A couple of speakers mentioned the lack of impact assessments. I was extremely surprised that there had not been any. Again, it comes back to the mechanics of how some of these things are done. We have learnt lessons, and we have to make sure that we do those things in future to get them right. I was asked whether I am going to ensure in my new role that I focus in the way that I might have done when I was head of the Navy and Marines to ensure that we look at terrorism. Absolutely. I worked through the summer on a number of studies, and there was a lot of work going on. I hope at some stage that we will be able to develop that and explain that to the House. There are already some things in place that have made us safer. I hope that we are achieving something useful there.

The noble Earl, Lord Listowel, mentioned the publication of statistics. That is highly complex. I will look at that with officials to see whether any more can be done. I know that our answer was a very abrupt “no”. I cannot make any promises on that, because sometimes there are complexities. A number of speakers asked about the naming of the 80 agencies involved, and I will also see whether something can be done there. If it is possible, I agree that the more openness the better; and I will try to achieve that.

I will answer the noble Lord, Lord Wallace of Saltaire, on a couple of points. I have not yet found that the Home Office likes to hide things from Parliament. If I did find that, I would not be very happy about it. The noble Lord referred to a case of some Punjabis being taken to north Africa to get into the UK. I consider that to be a good case for maintaining our borders as we do at the moment. We have to be careful about that. The noble Lord also made a point about citizens being properly informed about where we are. As I have said, we should try to do that, and I will look at how that could be done.

I thank the noble Viscount, Lord Bridgeman, for summarising a number of those points, which really helped me to think about what points to address. I talked about the dates for SIS II. We now have a well planned programme. We are using all the industry standards. There are recognised programme management methodologies, such as PRINCE 2 and Managing Successful Programmes. We are putting in proper scrutiny and appraisal. I would like to be able to promise 100 per cent, hand on heart, that all those dates will be met. I can say that we are looking at every single way of making sure that we achieve what we said we would achieve. That is why trying to rush when I know that we would not succeed would be wrong. We all know that these matters are complicated. The system is expensive, as has been mentioned. It will cost £79 million by 2016. There are initial costs of £39 million, followed by running costs and so on. We are putting a lot of resources into the system because it is so important.

I hope that that covers most of the points raised. If I have failed to cover any, I will scan this debate and write to those noble Lords involved. I hope that I have addressed most of the concerns raised. We agree with the conclusion of the committee that SIS II will be of great benefit to the UK. I hope that I have conveyed how complex this programme of work is. Finally, I congratulate the noble Lord, Lord Wright of Richmond, and his team on this debate, which has been extremely useful. Thank you very much.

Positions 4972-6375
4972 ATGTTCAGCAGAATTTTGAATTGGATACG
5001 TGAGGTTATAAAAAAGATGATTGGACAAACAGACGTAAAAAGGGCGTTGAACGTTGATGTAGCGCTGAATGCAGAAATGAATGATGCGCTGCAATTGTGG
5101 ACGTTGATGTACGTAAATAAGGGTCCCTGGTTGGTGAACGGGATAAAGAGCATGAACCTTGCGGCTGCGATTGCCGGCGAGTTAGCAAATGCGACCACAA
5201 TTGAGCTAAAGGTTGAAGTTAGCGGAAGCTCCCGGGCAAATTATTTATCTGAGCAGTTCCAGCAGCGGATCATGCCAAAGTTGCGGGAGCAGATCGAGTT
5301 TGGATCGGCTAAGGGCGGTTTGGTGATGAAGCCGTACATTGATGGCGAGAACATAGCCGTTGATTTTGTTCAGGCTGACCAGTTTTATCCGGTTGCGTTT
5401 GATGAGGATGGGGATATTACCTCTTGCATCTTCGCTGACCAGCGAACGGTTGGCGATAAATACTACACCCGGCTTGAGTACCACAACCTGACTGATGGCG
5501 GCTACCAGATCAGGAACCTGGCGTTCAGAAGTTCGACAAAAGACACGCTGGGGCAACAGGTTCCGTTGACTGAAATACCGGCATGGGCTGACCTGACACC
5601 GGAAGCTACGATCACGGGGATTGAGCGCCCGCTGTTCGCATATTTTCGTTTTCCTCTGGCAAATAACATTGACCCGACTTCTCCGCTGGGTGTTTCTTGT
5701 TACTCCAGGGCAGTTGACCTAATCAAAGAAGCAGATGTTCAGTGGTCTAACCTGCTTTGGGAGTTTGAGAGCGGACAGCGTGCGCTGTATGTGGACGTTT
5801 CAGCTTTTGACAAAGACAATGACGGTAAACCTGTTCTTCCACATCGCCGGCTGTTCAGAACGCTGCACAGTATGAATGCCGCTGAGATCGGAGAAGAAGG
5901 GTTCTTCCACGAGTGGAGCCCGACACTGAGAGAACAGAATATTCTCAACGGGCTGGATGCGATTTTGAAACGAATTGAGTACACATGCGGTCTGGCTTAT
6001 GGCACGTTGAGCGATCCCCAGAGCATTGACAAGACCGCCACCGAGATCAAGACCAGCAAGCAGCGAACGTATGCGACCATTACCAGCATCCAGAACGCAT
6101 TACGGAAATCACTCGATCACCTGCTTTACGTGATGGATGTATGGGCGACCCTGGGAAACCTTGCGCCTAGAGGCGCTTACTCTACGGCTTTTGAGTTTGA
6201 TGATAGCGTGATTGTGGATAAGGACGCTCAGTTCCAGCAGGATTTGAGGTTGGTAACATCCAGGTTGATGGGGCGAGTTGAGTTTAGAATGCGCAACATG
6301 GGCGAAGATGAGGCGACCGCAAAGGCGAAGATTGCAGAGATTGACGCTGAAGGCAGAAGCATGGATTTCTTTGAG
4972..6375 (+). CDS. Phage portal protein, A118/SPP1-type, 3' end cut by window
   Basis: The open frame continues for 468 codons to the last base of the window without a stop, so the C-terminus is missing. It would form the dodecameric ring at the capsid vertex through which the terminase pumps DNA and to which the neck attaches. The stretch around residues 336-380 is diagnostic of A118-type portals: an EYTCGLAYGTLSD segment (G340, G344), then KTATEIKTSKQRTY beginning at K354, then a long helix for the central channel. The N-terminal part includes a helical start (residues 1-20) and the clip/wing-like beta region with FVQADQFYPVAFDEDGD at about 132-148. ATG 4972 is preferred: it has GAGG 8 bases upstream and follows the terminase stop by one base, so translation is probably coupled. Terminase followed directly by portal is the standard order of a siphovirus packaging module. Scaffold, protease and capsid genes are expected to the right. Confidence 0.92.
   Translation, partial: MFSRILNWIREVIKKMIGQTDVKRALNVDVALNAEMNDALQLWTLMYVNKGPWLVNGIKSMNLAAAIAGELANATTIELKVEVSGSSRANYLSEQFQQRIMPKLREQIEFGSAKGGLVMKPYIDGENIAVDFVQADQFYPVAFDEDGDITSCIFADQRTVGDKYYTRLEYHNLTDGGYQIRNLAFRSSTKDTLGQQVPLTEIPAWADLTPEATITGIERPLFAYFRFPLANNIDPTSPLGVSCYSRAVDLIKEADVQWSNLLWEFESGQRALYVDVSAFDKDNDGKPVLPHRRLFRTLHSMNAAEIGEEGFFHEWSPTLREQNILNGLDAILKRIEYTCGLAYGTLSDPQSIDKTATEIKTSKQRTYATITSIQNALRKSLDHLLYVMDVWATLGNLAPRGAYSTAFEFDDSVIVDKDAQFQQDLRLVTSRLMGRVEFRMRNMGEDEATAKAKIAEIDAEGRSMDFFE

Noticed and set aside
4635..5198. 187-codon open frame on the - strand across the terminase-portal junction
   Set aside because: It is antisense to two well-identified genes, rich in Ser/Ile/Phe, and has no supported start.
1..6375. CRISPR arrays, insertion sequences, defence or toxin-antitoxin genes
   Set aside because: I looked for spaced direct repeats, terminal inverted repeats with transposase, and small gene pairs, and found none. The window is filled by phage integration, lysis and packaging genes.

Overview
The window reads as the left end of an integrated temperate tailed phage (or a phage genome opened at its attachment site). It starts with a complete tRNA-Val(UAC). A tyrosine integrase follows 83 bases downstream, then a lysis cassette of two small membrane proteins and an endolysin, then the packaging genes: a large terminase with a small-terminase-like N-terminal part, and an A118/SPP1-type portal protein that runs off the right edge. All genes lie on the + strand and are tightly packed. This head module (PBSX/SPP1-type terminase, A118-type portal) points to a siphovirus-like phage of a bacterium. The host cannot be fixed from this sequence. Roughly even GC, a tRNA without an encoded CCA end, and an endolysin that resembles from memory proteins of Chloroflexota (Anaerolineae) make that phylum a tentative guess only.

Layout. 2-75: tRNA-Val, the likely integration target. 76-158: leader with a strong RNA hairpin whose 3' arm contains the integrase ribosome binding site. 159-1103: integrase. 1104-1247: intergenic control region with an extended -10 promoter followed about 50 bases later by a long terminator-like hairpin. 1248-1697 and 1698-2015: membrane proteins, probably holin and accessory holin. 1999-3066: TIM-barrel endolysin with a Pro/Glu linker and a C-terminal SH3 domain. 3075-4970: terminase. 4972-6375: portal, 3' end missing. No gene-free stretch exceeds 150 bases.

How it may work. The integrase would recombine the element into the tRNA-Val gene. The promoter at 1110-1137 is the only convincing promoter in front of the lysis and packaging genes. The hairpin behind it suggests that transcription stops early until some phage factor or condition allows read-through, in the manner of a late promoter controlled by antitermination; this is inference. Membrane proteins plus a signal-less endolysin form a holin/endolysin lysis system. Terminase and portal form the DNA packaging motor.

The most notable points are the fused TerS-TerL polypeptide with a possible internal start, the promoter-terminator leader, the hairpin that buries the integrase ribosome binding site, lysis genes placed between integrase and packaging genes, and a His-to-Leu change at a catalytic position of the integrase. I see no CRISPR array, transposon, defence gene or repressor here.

My Lords, I am most grateful to all noble Lords who have taken part in this debate. I thank particularly my colleagues on Sub-Committee F for their participation, not only in the debate, but in the very useful contributions that they all made towards the production of this report.

I thank also the noble Baroness, Lady Ludford, because this House is lucky in continuing to be allowed to have a Member of the European Parliament sitting on our Benches. We have benefited both from her wisdom as a Member of this House and from her considerable experience as a Member of the European Parliament who takes a close interest in this subject.

At the risk of impertinence, I welcome the Minister to the House. It is not long ago that we sat next to each other at dinner when the noble Lord was wearing rather different clothes. Like the Minister, I share personal experience of the horrific complications of IT programmes, of which I have previously spoken in the House. I have no doubt that this IT programme is as complicated as any. But I hope that the Minister’s indoctrination into the subject of Schengen, which he said is only two weeks old—although I am deeply impressed that he has read our report twice—will enable and encourage him to keep a close ministerial eye on this subject. It is of enormous importance, as he acknowledged.

He probably does not yet realise how often Ministers on the Front Bench are asked to define what is meant by “as soon as possible”. This has been a rare occasion when the Minister has defined that. I can say only that I am disappointed that it is not earlier than April 2010. I very much hope that the Minister will keep a close eye on this and, if possible, bring forward our involvement in SIS II.

On Question, Motion agreed to.

House adjourned at 3.13 pm